The road is the color of onyx, with accents of bright yellow and white along its sides and spine. As it curves along the steep shores of Lake Michigan, the uppermost branches of the neighboring trees form a quiet, shaded canopy riders call the “Tunnel of Trees.”
Then the thunder comes.
Lady Fred (her real name), 60, a Michigan native who has ridden Harley-Davidsons for decades, rumbles over the asphalt on her 2005 Heritage Softail Classic. She leans to make the first of 135 curves on this 22-mile road, a streak of defiant, two-toned blue flashing through this lakeshore painting.
During her many years on her bike, named Lobo, Fred has accumulated several accomplishments in her self-assigned role as an advocate for female motorcycle riders, such as organizing the largest peace sign made of motorcycles, founding Michigan’s first women’s motorcycle ride and serving as the U.S. ambassador for International Female Ride Day. Fred hopes to encourage other women to start riding their own motorcycles.
As of today, nearly one in five motorcyclists are women, and experts predict that ratio will continue to narrow. The most iconic brand in the motorcycle world is Harley-Davidson, which is also the leading motorcycle manufacturer in the U.S.
Left: Marian Colborn says she’s proud of launching a Women on Wheels (WOW) group. “Thirty of them in white vests, chaps, and patches on the back of the vests, all designed by us. My other fantastic time was a seven week trip across a lot of America: 10,300 miles, 41 rolls of film, 23 tunnels, 25 different states, six state capitals, four national monuments, unbelievably narrow, hairpin-turn roads — one heck of a trip!”
So, it stands to reason that as more women riders take to the road, many of them are riding Harley-Davidsons. In fact, about 12% of new H-D purchasers are women, according to Paul James, H-D’s public relations manager.
This raises the big question: What’s life like for the women who ride Harleys, bikes that many consider to be a symbol of freedom and masculinity?
Until a few decades ago, the answer to that question was lonely, according to another Michigan native named Marian Colborn, 81. Growing up, Colborn never thought she’d do much traveling. She was raised during the tail end of the Great Depression and can still remember the unique smell of government-issued cheese. Decades ago, she says, people were leery of bikers because of groups like the Hells Angels. Women were also still expected to be obedient housewives, so there weren’t many of them out on the road.
Despite all that, Colborn saddled up and began traveling in 1955, much to her mother’s dismay, visiting a total of 48 states during her 64 years of riding. After marrying, she even taught her now-late husband how to ride. She says she didn’t start seeing a significant number of female riders until the mid-1960s. Colborn currently owns a 2007 Heritage Softail Classic, but is now unable to ride because of her macular degeneration, an eye disease that causes deterioration of the retina.
Colborn has watched the tide slowly turn for women in the Harley-Davidson and motorcycle world, an experience that solidified her belief that riding is “not just for men anymore,” she said.
Although more women are transitioning from passenger or observer to rider, they still face the misogyny often found in many male-dominated activities.
For example, take Brooke Levy, 27, a hydraulics mechanic in the Connecticut Air National Guard. She bought a 2011 Dyna Wide Glide two years ago when she started riding. Soon after acquiring the bike, Levy noticed an issue with its turnsignal. She took it to her local Harley-Davidson dealership to be fixed and was treated like “a ditsy woman who doesn’t know anything,” Levy said. It took someone else’s intervention before her bike received the work it needed.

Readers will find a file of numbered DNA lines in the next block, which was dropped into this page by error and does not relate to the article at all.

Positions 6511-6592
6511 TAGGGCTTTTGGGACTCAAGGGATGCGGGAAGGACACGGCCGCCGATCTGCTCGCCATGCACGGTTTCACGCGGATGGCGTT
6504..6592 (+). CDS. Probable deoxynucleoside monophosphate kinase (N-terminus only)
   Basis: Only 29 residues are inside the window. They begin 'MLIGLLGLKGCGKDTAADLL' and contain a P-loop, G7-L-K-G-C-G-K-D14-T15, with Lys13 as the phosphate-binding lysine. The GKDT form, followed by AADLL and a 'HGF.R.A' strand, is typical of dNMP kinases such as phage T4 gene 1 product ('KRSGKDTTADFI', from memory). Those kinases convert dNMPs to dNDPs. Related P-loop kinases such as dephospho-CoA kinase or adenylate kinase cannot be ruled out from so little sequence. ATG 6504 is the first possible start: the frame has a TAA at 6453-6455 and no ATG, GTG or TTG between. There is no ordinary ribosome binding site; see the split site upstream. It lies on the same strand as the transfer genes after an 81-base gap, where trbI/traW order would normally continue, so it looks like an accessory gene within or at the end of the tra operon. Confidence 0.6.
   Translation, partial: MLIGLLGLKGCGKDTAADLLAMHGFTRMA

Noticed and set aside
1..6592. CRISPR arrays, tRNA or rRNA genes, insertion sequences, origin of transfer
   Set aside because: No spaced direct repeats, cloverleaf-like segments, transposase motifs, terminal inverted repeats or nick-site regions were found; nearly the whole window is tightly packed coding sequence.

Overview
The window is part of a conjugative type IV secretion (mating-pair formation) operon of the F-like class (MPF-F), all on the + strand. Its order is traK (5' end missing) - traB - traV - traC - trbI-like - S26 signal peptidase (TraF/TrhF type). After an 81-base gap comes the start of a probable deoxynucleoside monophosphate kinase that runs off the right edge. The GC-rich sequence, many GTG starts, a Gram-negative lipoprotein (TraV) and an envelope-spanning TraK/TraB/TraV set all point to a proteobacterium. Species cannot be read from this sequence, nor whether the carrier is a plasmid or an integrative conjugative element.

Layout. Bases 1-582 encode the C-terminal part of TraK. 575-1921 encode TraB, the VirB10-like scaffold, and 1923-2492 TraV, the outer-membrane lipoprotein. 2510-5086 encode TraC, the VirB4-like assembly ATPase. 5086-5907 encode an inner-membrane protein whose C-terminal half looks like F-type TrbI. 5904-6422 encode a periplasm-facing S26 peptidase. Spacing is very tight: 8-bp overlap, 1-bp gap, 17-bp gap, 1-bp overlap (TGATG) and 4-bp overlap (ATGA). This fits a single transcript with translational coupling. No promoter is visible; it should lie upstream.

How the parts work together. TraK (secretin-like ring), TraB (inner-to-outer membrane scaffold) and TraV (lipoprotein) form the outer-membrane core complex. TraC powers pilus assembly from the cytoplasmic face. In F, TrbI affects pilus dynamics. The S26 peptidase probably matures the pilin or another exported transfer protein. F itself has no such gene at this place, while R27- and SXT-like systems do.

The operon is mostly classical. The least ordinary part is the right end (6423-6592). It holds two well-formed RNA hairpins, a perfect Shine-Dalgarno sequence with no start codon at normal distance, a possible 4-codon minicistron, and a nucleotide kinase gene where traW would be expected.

“I was explaining it to the service guy, and he wouldn’t take my word for it until my boyfriend came over and repeated the same exact thing I had said, then the guy believed it,” Levy said. While many women no longer face blatant discrimination for riding motorcycles, they do have to endure the misperception of being uninformed and ignorant of the machines they are riding.
Luckily, there are men in the Harley-Davidson community who are allies for women riders. These men often advocate for and encourage the women in their lives to start riding. One of these men is Paul Anderson, 63, from Seneca, South Carolina. Anderson has encouraged his wife, daughter, and sister to take up riding. Between them, they now own five Harley-Davidsons. While he does worry about his daughter when she rides by herself, he still thinks it’s more fun to have his family members riding along in formation on their own bikes rather than on his back seat.
“I imagine there are quite a few women out there thinking, ‘Oh, I couldn’t learn to ride a motorcycle,’” Anderson said. “Sure, you can, especially when you see some of those demonstrations where a young woman is maneuvering a Harley as good as any man ever thought about riding the bike.”
Self-doubt is only one of many factors that could keep women from riding, female motorcyclists say. Of them, the two most prominent are the inherent dangers of being on a motorcycle and the stigma they often face from friends and family.
Susan Fenwick, 52, from Kingston, Washington, struggled with both of these issues. For most of her life, Fenwick was strongly against motorcycles, primarily because of her limited exposure to them and the perceived culture around them.
“I feared them because I had only been exposed to the stereotypical Harley rider with the big beard, long hair, chains, and skull and crossbones tattoos who drank a lot of alcohol and beat people up,” she related. “Then, when I got to my early 20s, I only really heard about them on the news when someone was killed in an accident. In my early 30s, I lost an acquaintance who was killed on a motorcycle. In my mind they were dangerous and only bad people rode them.”
Eventually, in October 2017— after her husband, stepchildren, and son began riding — Fenwick and her daughter gave in and jumped on the motorcycle bandwagon. About a year after making that decision, Fenwick bought a 2012 Softail Deluxe. Unfortunately, Fenwick says, she experienced judgment from her friends and family, who assumed she was going through a midlife crisis. Fenwick’s sister even begged her not to buy that first bike, claiming that she couldn’t stand the thought of her sister and best friend dying on the road.